- Hoya Archboldiana: It has creamy Cup-shaped flowers with a red corona. It is grown as a garden plant in temperate climes, where it may be used as a houseplant.
- H. carnosa: It produces long vines with waxy, ovular, green leaves. This plant will develop flower buds that will blossom into fragrant, cream-colored hoya flowers.
- H. kerrii: It has Heart-shaped foliage with white margins; yellow and orange flowers. It gets its name from its glossy green leaves that grow in the form of hearts.
- H. obscura: It is a fast-growing hoya from the Philippines. It is Characterized by medium-sized veined leaves that range from deep green.
- H. cinnamomifolia: It is bigger Hoya genus, having one leaf per node. Each leaf is big and dark green, with lighter-colored veins running parallel to the leaf.
Hoya Plant Care
Hoya blooms, like mop head hydrangeas, grow in a ball-shaped cluster. The plants have woody stems with waxy leaves that are evergreen. A hoya plant can be trained like a vine or let to drape over the side of a container.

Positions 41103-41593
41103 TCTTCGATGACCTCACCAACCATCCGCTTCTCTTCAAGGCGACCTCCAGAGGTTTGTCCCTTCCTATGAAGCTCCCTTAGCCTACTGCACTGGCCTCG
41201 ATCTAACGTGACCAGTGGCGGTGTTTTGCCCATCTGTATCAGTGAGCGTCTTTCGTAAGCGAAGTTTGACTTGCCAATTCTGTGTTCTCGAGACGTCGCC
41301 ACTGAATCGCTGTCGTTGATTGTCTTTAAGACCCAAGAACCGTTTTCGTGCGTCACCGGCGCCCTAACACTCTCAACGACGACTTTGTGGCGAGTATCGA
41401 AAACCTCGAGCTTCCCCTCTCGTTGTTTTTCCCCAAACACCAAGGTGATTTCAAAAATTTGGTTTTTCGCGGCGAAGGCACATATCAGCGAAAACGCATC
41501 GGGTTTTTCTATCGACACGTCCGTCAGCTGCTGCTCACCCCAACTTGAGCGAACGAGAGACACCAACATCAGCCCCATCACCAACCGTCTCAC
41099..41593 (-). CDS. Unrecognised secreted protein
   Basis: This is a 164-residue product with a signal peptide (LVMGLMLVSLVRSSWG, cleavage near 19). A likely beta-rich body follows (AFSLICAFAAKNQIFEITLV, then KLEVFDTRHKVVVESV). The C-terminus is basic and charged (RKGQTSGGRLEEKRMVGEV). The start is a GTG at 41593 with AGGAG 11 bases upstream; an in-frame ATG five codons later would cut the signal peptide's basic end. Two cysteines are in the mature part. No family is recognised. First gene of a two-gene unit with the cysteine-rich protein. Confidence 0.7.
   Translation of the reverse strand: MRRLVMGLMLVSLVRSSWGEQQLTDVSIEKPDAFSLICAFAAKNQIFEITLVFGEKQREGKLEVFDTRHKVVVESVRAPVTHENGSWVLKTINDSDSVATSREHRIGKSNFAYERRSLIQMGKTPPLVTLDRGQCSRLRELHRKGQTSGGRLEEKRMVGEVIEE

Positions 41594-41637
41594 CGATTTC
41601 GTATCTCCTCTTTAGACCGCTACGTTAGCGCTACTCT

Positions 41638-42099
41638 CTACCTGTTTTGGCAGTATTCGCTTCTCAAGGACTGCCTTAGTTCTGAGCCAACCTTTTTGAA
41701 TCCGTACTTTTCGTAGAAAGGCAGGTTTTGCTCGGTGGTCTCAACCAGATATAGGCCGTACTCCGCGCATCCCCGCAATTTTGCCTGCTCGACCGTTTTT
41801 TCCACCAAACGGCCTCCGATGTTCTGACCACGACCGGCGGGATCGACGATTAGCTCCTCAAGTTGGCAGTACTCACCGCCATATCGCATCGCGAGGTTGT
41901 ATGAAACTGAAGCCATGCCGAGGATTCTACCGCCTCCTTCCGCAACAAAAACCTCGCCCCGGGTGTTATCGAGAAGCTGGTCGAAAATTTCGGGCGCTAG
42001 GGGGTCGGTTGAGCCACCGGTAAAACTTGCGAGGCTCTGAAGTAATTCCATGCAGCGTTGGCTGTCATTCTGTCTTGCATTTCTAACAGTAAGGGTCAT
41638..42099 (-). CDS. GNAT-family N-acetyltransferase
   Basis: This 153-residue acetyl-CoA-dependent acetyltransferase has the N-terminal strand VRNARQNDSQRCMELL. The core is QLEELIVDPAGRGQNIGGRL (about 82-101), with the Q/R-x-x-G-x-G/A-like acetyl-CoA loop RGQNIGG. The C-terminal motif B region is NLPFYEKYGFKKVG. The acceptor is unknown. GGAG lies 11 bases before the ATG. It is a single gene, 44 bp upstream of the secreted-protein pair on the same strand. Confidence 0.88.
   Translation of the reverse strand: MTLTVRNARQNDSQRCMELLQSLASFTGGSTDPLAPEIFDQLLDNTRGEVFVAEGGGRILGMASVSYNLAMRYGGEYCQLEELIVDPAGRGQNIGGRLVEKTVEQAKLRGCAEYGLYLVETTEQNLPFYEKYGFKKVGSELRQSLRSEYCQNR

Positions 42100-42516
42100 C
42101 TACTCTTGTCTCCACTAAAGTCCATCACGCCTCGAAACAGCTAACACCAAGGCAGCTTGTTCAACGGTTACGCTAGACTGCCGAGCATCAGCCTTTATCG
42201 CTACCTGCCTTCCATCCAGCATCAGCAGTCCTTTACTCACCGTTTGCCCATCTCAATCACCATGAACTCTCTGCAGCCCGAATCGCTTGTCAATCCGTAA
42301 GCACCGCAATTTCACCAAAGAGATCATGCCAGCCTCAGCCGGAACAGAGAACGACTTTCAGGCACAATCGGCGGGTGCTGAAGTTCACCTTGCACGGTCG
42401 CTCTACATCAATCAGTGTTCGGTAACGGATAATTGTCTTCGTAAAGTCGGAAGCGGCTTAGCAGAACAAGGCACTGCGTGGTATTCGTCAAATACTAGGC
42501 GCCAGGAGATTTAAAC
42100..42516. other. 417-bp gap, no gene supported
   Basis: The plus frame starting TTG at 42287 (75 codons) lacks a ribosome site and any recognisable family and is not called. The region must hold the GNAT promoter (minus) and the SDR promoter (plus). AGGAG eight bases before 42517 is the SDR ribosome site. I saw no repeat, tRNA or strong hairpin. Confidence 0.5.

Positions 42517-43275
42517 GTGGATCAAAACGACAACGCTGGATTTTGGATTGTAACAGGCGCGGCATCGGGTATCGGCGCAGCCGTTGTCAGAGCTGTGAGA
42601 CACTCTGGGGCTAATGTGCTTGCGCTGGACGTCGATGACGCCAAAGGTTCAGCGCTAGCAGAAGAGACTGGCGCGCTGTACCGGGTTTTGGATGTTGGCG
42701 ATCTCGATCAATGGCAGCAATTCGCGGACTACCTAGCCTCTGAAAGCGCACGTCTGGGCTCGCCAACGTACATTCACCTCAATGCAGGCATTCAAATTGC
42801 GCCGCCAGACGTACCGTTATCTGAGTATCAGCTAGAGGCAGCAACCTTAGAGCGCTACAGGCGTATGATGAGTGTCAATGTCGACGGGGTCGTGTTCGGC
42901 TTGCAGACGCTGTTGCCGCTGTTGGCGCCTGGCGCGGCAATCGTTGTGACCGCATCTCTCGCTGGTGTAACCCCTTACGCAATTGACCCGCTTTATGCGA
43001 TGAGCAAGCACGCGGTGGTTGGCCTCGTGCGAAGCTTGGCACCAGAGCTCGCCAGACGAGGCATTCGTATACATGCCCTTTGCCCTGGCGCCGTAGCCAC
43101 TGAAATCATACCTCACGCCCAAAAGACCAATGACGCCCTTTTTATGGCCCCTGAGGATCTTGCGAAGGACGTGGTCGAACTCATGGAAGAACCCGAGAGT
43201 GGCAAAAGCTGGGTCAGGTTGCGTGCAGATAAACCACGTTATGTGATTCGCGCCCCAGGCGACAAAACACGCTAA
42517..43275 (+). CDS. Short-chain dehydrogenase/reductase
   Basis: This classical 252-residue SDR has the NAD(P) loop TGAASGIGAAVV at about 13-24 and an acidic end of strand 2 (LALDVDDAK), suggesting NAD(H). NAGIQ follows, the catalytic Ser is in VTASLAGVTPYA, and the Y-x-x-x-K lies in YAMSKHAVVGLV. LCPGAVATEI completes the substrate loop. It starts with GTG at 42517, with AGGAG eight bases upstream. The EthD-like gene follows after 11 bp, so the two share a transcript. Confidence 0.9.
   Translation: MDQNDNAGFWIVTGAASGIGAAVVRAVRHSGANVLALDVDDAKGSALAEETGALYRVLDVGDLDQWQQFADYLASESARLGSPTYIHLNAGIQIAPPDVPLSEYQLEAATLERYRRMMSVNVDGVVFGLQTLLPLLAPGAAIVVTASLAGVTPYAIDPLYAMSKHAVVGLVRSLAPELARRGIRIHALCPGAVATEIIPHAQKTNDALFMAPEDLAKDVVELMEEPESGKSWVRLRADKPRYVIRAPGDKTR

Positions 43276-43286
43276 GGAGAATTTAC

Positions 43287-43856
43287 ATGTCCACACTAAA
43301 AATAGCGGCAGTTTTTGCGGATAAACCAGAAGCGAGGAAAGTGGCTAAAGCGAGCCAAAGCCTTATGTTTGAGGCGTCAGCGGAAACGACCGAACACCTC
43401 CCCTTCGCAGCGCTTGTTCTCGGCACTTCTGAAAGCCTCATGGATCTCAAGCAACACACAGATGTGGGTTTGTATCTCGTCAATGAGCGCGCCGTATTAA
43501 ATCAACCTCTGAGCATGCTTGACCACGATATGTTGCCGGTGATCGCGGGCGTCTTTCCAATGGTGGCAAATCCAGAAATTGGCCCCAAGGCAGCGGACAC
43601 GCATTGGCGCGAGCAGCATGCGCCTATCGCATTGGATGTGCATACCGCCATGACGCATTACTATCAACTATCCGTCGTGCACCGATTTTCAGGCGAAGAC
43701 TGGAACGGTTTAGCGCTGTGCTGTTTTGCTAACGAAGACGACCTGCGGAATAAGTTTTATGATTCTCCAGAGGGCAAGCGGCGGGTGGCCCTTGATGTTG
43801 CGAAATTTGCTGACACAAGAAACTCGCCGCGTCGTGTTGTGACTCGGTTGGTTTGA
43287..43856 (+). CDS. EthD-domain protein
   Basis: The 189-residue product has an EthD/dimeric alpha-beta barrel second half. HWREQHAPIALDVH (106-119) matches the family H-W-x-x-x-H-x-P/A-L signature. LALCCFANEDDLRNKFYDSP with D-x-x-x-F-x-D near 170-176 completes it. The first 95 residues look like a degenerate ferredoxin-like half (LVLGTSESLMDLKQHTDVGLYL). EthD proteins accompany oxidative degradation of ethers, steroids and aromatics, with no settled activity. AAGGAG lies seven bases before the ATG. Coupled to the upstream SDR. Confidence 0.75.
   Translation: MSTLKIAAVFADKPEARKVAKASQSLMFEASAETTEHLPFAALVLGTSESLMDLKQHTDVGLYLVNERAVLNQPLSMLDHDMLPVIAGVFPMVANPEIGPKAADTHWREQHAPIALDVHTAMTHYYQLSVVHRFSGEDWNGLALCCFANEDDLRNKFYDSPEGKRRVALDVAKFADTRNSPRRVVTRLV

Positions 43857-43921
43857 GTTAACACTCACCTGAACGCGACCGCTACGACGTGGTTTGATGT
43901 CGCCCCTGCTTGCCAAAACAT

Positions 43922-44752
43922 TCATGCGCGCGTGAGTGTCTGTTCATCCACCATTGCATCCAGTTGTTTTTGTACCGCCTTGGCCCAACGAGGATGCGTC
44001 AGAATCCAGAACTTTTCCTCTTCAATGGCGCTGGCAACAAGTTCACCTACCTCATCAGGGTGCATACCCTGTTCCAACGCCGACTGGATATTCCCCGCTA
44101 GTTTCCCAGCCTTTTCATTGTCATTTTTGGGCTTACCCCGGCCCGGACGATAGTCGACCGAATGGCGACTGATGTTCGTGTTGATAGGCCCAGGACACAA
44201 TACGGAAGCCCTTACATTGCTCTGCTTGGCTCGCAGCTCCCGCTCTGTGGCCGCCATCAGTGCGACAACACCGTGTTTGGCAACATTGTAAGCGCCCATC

Hoya plants will cling to a little trellis, adding vertical interest to tropical container garden. Any pond, fountain, or other water feature in landscape would benefit from the moist climate.
Hoya plants should be kept out of direct sunlight, since this might cause the leaves to burn. They require strong yet indirect lighting. In the spring and summer, water the plant often enough to keep the soil wet.
Soil and Fertilizer
Hoyas should be planted in a well-draining, lightweight soil mix. If there is too much moisture, the roots will rot. Provide a freely draining “soil” medium, such as a cactus and succulent mix or a mixture of one part regular potting mix and one part perlite.
Hoyas should be fertilized once a month, according to the International Hoya Association, with a fertilizer nitrogen, phosphorus, and potassium. During the growing season, the plant can be treated on a daily basis, preferably with a nitrogen-rich fertilizer.
Light and Water
Hoyas thrive best when they get bright, non-direct sunlight. Sunlight is essential for a Hoya plant, however indirect sunlight is better. If hang the plant directly in the window the leaves will burn from the direct heat of the sun.
During the growth season, provide water hoya flowers lightly and often. It requires less frequent and lower quantities of water during the winter. The Hoyas can probably be watered once a month because they are semi-dormant.
Temperature and Humidity